African American Heritage: I have continued to support UNF’s writing requirement in the African American Heritage class, which I began teaching in the summer of 2008. In this class, students gain real life experience by working in small groups; writing a 12–20 page paper (depending on group size); creating a power point presentation; and presenting their topic to the class. In this class, I also bring in a local African American church musician to introduce the students to an African American church service. I also regularly bring in other artists to perform live examples of all the music we discuss.

String Repertory: In my string repertory class, I created a new syllabus which involved learning all of the major cello repertory by ear, the major orchestral repertoire, and writing 5–7 page papers at the end of each semester. The combination of these elements made the students much more knowledgeable about the cello repertoire, more prepared for employment or graduate school, and better writers.

Summer Teaching

During the summer months when I am not performing, I split time between teaching approximately 20 cello students at the Tennessee Valley Music Festival and the UNF Music Camp, teaching approximately ten pre-college cello students, and, for three summers at UNF, teaching African American Musical Heritage in the Summer B session. At the Tennessee Valley Music Festival, I teach two different groups of cellists every day in a master class setting and coach two chamber groups of varying levels. At the UNF music camp, I also teach master classes to cellists in a group setting and coach two chamber music groups. I have also presented master classes at the Prelude Summer Music Camp. In the summer of 2012, I received my highest honor as a pedagogue, when I joined the faculty at the Meadowmount School of Music for two weeks teaching forty students each week, leading a four-hour technique class, and running a four-hour performance class. Meadowmount is the premiere camp for strings in the country and counts Yo-Yo Ma, Itzhak Perlman, Lynn Harrell, and Pinchas Zucherman among its alumni.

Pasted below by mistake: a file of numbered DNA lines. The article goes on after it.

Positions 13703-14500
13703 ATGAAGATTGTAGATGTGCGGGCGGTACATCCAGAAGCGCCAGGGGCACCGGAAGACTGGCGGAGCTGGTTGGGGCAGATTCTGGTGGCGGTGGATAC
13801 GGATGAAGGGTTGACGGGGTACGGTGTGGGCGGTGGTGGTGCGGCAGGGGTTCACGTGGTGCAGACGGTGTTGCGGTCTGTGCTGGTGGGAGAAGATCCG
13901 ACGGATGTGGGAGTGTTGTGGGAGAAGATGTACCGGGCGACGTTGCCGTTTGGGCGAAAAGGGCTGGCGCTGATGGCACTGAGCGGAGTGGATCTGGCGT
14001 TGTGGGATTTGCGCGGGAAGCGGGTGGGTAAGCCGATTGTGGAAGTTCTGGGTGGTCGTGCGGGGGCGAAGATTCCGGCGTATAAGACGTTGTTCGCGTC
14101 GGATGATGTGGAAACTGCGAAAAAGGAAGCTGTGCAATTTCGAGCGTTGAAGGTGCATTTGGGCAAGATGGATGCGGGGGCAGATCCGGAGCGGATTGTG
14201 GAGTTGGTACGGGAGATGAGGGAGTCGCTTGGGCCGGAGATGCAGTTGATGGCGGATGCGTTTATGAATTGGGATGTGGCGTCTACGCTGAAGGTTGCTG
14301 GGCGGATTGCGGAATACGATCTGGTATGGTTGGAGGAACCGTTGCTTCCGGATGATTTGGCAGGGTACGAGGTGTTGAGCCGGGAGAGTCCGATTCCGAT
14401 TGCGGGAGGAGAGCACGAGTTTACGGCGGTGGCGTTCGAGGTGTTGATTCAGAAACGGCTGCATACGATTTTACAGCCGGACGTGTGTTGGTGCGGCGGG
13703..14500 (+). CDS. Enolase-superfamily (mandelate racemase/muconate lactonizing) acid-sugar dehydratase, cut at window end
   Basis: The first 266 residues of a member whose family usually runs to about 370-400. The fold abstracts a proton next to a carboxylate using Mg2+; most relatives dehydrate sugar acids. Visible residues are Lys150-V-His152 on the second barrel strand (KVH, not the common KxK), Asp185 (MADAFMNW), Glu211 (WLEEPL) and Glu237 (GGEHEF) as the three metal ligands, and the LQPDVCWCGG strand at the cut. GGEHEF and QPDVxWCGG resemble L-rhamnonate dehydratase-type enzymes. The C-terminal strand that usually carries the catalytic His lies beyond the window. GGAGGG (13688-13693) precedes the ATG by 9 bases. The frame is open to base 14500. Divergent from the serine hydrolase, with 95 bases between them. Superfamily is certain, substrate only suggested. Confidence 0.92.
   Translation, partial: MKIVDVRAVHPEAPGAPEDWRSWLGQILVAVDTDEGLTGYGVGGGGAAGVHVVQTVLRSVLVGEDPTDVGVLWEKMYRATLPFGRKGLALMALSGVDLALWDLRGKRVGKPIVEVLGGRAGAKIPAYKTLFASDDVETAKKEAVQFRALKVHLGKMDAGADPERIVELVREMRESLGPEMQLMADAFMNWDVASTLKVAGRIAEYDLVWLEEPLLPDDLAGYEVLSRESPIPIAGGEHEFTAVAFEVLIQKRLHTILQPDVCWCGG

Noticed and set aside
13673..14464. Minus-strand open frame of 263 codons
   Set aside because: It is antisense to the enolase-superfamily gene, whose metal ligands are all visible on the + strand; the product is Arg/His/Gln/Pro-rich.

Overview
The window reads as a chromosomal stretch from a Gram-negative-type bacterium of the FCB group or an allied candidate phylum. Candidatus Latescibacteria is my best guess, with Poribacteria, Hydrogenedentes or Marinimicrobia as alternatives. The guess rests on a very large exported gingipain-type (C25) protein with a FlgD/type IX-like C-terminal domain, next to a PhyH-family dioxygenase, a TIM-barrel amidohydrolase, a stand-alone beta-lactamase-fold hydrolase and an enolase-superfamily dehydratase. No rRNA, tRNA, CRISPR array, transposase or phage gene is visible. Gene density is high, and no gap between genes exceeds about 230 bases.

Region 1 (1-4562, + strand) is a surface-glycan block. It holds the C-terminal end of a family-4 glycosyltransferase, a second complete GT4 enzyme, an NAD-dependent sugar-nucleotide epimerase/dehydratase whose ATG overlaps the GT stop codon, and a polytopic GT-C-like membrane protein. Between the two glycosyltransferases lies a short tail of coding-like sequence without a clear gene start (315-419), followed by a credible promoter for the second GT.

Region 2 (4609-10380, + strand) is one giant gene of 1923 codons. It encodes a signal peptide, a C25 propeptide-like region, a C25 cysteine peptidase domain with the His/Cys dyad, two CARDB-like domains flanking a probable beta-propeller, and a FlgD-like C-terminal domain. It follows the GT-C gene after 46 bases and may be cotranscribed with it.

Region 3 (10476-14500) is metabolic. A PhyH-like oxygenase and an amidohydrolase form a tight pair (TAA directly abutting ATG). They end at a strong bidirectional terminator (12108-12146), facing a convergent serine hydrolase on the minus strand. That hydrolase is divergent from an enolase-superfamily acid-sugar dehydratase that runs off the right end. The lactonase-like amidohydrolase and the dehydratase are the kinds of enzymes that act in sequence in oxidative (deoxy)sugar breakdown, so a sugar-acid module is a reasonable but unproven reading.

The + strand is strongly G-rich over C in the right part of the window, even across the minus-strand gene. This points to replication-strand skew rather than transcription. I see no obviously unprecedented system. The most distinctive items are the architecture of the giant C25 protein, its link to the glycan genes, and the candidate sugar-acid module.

Teaching Summary While at the University of South Dakota (2004–2007)

Prior to joining the faculty at UNF, I tripled the size of the cello studio at the University of South Dakota (USD) and created the largest and strongest cello studio in the history of the University by recruiting at nearly thirty high schools per year and by being highly visible in the state as a performer and teacher. At USD I taught Music Appreciation, taught applied cello lessons for undergraduate and graduate students, co-directed undergraduate and graduate students in the USD chamber orchestra, and coached chamber music. My ISQ ratings were consistently well above satisfactory. In addition, one of my college students won the state MTNA competition and another student was hired to teach chorus and orchestra in a K–12 school.

Summary

I am highly dedicated to helping my students achieve excellence. Students and faculty at UNF recognize my investment in the program because my ISQ evaluations have been well above average every year and I have been nominated on three different occasions for the Outstanding Undergraduate Teaching Award. I am motivated daily by the progress of my students, the growth in quality and quantity of the department, the enhanced standing of the string program within the university, and the potential of what UNF can become.